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Western Buffalo Roam Africa’s Cameroon

by David Cabela

Speaker & Author David Cabela

Speaker & Author David Cabela


“Look here.” Pierre pointed to a large, rounded track on the soft savanna dirt. “Garga says the big bull is walking at the back of the herd.” 

“How long ago?” I asked.

“Not long. Dawn maybe.”

                                                                                                                                       Cape Buffalo in Cameroon, African Continent

                                                                                                                                       Cape Buffalo in Cameroon, African Continent

Buffalo Roaming the Savannahs of Cameroon, Africa

Buffalo Roaming the Savannahs of Cameroon, Africa

Dawn? That had been more than an hour earlier. The herd could be lying in the shade just a short thirty minute hike away or be into the next concession before we could catch up with them.

I guess that is part of the beauty buffalo hunting offers. There are no guarantees. Maybe that’s even the beauty of life and why buffalo hunting often makes for a fine metaphor. 

You begin following a set of bull tracks with a great deal of hope which gives you all the energy you need to start out. There is also a bit of apprehension, a bit of fear—if you are honest and humble enough to admit it. If we knew how it would end, what would be the point? Mystery ads beauty and unknowing fuels the curiosity to seek truth. And just when you think you have found the bull, the tangle of brush they have entered becomes too thick to pursue and dusk reminds you that too much curiosity can lead you somewhere you do not want to go. 

Looking back on this western buffalo hunt in Cameroon, I realize buffalo hunting may also be a fitting metaphor for my personal spiritual journey.

When you start out on a buffalo track, the hope and excitement and the beauty around you seem as if they can propel you through any obstacle. Obstacles themselves, in fact, seem like marvels of God’s creation full of beauty and wonder. The hooked thorns that grab hold of your arm, though slightly painful, strike you as a minor hardship which you believe will make the end result more satisfying. The rising heat begins as a welcome respite to the morning chill lingering in you fingertips. Every shadow, every bush, every dry creek bed holds the possibility of an unforgettable encounter. You marvel at the hartebeest that charges away at your approach. You feel like a child discovering a new world every time a beetle, a giant ant, or other unique insect scurries across the trail. The memory of a lion roaring in the night reminds you Africa is a place where the line between beauty and danger is sometimes ultra thin. Your senses communicate with one another effortlessly and vibrantly—it feels the way it is supposed to feel.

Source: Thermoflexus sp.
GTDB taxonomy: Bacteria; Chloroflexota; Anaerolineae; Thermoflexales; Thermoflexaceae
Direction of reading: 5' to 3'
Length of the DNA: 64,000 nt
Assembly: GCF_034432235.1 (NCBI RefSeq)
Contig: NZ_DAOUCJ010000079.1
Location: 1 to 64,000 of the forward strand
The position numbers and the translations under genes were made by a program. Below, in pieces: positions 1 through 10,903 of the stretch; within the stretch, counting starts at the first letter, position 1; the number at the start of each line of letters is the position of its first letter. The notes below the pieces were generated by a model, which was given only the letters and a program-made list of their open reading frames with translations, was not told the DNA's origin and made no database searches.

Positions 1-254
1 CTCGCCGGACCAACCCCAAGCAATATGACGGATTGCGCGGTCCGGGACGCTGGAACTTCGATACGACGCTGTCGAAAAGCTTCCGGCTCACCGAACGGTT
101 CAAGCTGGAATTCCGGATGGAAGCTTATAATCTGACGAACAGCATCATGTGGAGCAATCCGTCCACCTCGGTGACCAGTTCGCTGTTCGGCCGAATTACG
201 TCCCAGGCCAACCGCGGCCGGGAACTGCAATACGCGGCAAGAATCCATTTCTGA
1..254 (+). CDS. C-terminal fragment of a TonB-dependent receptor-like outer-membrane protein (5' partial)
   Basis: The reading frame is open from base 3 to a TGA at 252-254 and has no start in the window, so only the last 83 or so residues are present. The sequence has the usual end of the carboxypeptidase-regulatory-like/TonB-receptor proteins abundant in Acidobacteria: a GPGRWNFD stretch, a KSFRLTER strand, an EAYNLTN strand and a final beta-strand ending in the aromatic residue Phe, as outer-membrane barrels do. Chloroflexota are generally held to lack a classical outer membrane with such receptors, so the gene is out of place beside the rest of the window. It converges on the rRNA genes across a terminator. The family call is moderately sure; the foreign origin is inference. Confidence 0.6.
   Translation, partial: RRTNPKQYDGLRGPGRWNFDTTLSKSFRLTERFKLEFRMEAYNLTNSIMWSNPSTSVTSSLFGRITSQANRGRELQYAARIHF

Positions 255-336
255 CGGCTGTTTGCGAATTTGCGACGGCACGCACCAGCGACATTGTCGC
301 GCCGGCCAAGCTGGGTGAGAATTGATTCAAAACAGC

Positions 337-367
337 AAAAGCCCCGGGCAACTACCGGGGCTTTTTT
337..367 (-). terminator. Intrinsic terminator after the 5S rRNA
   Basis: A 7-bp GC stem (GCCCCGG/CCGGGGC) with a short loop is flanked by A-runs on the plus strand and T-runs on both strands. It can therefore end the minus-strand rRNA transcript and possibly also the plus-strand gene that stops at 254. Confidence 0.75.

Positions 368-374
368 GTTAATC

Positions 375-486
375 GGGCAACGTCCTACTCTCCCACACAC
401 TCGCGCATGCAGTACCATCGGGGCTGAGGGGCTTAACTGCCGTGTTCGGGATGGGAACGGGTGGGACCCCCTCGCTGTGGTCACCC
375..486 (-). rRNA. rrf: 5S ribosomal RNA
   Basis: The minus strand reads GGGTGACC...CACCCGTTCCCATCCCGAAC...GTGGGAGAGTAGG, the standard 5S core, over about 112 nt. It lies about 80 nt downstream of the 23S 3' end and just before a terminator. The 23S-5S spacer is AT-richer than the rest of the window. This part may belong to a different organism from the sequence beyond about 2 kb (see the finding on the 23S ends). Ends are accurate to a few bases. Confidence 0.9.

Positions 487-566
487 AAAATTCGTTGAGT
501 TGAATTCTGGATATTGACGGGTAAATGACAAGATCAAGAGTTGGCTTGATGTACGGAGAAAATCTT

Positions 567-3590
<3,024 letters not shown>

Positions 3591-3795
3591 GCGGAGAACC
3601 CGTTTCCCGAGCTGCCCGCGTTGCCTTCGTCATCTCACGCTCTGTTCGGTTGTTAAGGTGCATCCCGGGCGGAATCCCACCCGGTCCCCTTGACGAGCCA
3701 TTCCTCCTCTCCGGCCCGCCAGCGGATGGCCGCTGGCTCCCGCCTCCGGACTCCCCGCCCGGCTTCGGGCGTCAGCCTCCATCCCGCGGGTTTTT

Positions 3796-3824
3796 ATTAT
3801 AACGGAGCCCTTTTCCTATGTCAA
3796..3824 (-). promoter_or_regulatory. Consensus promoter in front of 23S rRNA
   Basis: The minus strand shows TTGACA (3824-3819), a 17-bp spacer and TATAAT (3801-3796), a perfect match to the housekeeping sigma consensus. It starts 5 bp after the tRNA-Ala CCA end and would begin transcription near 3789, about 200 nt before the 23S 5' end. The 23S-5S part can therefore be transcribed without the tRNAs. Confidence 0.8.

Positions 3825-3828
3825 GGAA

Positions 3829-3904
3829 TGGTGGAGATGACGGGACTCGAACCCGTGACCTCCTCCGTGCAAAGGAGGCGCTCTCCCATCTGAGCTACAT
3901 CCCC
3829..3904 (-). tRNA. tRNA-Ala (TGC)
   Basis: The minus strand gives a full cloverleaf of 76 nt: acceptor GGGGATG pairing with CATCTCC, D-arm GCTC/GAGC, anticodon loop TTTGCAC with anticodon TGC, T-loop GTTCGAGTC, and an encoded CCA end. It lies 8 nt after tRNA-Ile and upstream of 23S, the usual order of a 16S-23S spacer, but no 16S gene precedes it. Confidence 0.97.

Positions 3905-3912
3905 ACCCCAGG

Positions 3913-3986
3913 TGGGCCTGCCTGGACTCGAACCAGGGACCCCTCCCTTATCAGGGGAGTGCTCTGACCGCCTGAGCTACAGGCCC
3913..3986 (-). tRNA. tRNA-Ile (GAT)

Cape Buffalo, African Continent 

Cape Buffalo, African Continent 

Then, after a few hours on the trail, the sun begins to weigh on your shoulders and the once fascinating hike becomes a monotonous march toward the end of the day as if none of it mattered at all. Each step becomes slightly more painful than the one before it. The trees begin to look dull and more like obstacles you have to navigate than the unique marvels of creation they were just hours before. 

So there I was marching on Cameroon’s savanna under a sun radiating over 110 degrees of pulsating heat. Three hours stretched to five, then to six, and sometime around the eighth hour when I was ready to collapse, when all I wanted was to quit and get back to the relative comforts of camp, Garga ducked behind a nearby thorn bush and pointed.

Kneeling on one knee beside him, I stared through the brush and into a thin wooded dry creek bed. There, lying in the shade was the buffalo herd. 

The monotony, the endurance, the seemingly fruitless march actually led somewhere after all. It had not only been meaningful, but necessary. The fire in my belly had been reignited and it refueled the passion I had so easily seemed to forget. 

We spent the next twenty minutes glassing the herd, looking for the old bull we were certain was with them. Only when they grew restless and decided to move did we see the one we were after.  Of course, he stayed safely behind the females until they had walked out of range and out of sight.

Pierre grabbed my arm prodding me to follow him. “Come, David. If we hurry we can cut them off before they cross the river.” 

We took off in a sprint, but it was not long before Garga had to slow down to allow us to catch up to him. My legs had given all they had during the previous eight hours and now, they seemed to move not on my own will power, but on something beyond what I had to give—something both fully within me, but somehow fully outside of me at the same time.

All I know for sure, is they kept pushing forward until we stopped and set up the shooting sticks behind a tree overlooking a ravine 100 yards upwind of us.